Exponential year-over-year increases in corporate profits fail to deliver the deep happiness we hope for. Despite being (financially) richer than ever, we in 'developed' countries experience progressively rising rates of anxiety, depression, burnout, bullying, partisanship, obesity, diabetes, hypertension, hoarding, every imaginable addiction, mass shootings, suicides, destruction of the air / soil / water, and mass extinction of plant & animal species.
     Our exclusive focus on personal material gain appears to be a serious mistake.
     Can we take a close look at 'character'?

     “People with character ... tend to have a certain level of self-respect. Self-respect is not the same as self-confidence or self-esteem. Self-respect is not based on IQ or any of the mental or physical gifts that help get you into a competitive college. It is not comparative. It is not earned by being better than other people at something. 
     It is earned by being better than you used to be, by being dependable in times of testing, straight in times of temptation. It emerges in one who is morally dependable. Self-respect is produced by inner triumphs, not external ones. It can only be earned by a person who has endured some internal temptation, who has confronted their own weaknesses and who knows, ‘Well, if worse comes to worst, I can endure that. I can overcome that.’
     My general belief is that we’ve accidentally left this moral tradition behind. Over the last several decades, we’ve lost the language, this way of organizing our life. We’re not bad. But we are morally inarticulate. We’re not more selfish or venal than people in other times, but we’ve lost the understanding of how character is built. … Without it, there is a certain superficiality to modern culture, especially in the moral sphere.” 
       David Brooks "The Road to Character." Random House, 2015.

     May this Covid 19 pandemic help lift us out of "the shallows" and re-establish the centrality of depth of character
     Below, a poem from a time of great hardship, which forged the character of our grandparents & parents to not only survive, but thrive, despite two World Wars, the Great Depression, and countless profound personal existential challenges ...

And People Stayed Home
Kathleen O'Meara's poem, written in 1869, after the famine

And people stayed home
and read books and listened
and rested and exercised
and made art and played
and learned new ways of being
and stopped
and listened deeper
someone meditated
someone prayed
someone danced
someone met their shadow
and people began to think differently
and people healed
and in the absence of people who lived in ignorant ways,
dangerous, meaningless and heartless,
even the earth began to heal
and when the danger ended
and people found each other
grieved for the dead people
and they made new choices
and dreamed of new visions
and created new ways of life
and healed the earth completely
just as they were healed themselves.

Wednesday, April 8, 2020

Holding Loved Ones in Our Hearts - a Meditation

     “Place yourself in the middle of the stream of power and wisdom which animates all whom it floats, and you are without effort impelled to truth, to right and a perfect contentment.” Ralph Waldo Emerson

     "Some years ago we had the good fortune to participate in an intensive year-long silent contemplative retreat. As a couple, we lived in separate rooms and had very little contact with each other or with any of the other participants in the retreat. Other than an occasional deep bow, or rare hug on the path to the dining room, we had no physical contact, and we had only a few hours’ worth of actual conversation during the entire year. Yet, each day at five o’clock in the afternoon, we had a “date” and would shift our attention from the contemplations that were the focus of our retreat, to hold each other in heart and mind. Merging together like two spheres of light, we would rest in the light of each other’s love as if we were two beings sharing one heart and looking out through each other’s eyes. It was often a deeply moving and affirming connection that left each of us uplifted and amazed, and honestly, looking back at the depth of connection we felt with each other, it was strangely the most intimate year of our lives together.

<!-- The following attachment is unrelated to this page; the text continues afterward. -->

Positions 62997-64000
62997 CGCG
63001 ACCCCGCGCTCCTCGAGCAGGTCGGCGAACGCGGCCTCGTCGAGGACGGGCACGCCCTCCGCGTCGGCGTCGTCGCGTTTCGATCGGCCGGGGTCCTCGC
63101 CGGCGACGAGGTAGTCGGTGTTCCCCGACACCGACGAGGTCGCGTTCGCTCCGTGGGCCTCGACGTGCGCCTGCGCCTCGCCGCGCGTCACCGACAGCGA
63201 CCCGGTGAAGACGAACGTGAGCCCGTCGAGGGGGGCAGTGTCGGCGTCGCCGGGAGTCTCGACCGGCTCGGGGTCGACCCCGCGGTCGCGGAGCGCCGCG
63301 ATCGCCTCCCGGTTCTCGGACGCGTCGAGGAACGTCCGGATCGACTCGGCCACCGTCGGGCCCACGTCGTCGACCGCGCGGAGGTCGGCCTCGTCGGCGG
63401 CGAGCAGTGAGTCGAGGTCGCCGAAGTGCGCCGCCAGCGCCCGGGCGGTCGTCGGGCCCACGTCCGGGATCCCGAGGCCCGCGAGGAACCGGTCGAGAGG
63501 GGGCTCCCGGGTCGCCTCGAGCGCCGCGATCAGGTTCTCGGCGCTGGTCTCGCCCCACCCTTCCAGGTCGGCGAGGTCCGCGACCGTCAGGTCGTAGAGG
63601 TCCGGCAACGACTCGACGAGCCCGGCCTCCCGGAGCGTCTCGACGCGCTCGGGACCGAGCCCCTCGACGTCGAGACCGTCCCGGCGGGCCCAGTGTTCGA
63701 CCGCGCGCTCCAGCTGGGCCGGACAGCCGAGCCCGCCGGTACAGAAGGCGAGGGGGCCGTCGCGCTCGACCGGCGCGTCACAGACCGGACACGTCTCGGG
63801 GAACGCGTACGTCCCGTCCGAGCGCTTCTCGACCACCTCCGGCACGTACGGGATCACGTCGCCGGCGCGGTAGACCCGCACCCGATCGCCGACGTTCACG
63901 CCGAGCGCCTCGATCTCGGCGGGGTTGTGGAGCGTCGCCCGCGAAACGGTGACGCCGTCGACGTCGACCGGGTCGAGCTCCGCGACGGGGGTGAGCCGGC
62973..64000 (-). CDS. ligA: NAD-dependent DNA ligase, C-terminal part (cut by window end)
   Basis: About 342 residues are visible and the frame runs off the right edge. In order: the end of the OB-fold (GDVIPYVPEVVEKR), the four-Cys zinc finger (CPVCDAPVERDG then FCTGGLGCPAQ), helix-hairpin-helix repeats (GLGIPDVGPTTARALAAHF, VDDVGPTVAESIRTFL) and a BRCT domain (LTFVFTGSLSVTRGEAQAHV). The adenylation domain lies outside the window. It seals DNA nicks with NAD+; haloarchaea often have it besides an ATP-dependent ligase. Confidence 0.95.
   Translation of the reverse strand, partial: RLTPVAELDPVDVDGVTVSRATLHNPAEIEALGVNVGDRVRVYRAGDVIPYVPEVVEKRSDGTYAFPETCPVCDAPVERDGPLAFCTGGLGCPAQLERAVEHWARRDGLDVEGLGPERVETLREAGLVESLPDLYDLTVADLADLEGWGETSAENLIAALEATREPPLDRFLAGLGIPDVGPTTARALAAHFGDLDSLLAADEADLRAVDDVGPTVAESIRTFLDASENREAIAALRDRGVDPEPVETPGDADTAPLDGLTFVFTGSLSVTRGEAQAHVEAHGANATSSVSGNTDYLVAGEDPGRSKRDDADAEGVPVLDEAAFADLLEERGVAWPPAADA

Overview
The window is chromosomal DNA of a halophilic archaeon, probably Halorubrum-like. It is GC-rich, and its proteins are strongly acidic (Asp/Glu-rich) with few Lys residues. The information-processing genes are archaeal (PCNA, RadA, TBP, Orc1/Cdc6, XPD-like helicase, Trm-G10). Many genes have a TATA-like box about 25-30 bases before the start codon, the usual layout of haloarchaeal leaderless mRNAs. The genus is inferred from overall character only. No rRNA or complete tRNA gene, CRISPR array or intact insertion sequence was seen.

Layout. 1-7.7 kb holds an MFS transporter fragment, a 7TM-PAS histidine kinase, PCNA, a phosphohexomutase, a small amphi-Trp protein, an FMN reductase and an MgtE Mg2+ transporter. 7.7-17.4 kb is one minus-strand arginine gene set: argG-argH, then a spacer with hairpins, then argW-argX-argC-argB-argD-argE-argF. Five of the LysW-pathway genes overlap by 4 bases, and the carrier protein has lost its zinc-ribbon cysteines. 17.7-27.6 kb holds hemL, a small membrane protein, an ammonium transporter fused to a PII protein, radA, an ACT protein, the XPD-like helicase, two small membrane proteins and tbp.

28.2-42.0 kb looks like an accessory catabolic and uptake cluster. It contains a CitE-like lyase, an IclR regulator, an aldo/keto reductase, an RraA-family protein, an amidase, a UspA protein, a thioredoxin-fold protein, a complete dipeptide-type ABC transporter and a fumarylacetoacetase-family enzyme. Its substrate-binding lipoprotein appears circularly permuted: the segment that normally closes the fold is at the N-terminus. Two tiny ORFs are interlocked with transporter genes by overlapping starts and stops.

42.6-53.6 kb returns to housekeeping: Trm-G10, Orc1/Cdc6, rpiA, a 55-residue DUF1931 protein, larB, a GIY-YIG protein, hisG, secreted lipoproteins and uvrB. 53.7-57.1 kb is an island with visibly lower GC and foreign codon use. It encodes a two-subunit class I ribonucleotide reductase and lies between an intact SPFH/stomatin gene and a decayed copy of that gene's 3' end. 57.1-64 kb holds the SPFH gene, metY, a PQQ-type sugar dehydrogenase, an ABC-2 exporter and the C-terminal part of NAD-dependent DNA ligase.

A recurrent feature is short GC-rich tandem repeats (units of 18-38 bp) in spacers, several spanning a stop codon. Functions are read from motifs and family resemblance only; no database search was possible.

In this disruptive time of physical distancing and isolation, when we are likely to be separated from loved ones and friends for long periods of time, this heart-to-heart meditation can be extremely meaningful and profoundly healing. You can either simply do this practice on your own, merging your heart and mind with a loved one or friend – or – you can set a date with a loved one to 'meet-up' and do this practice together at a specific time each day.
      As a couple now, when we are physically apart for any length of time, we have continued to set a time each day to sit together and hold each other in our hearts. During this time, we reach out to each other from our hearts and let ourselves merge to share a common heart and core. Resting in a state of deep, intimate, connectedness, we rest in the radiance of the love we share. We allow the light of our love for each other to radiate out to others as an offering and a prayer that will strengthen them in whatever they need at that time.
      Even though we may be away from each other for some time, when we come back together, we usually feel closer than ever before. When we are home or traveling together, we also often make some time to sit quietly together in this way and carry this sense of deep connectedness into our busy day and work in the world. Many people we work with have taken this example to heart and have developed a similar practice that they share with their partners, parents, children, grandchildren or beloved friends. The results are always inspiring."

     Joel & Michelle Levey, excerpted from a chapter on "Staying Sane in Crazy Times" in a Covid19 Anthology coming soon from Inner Traditions.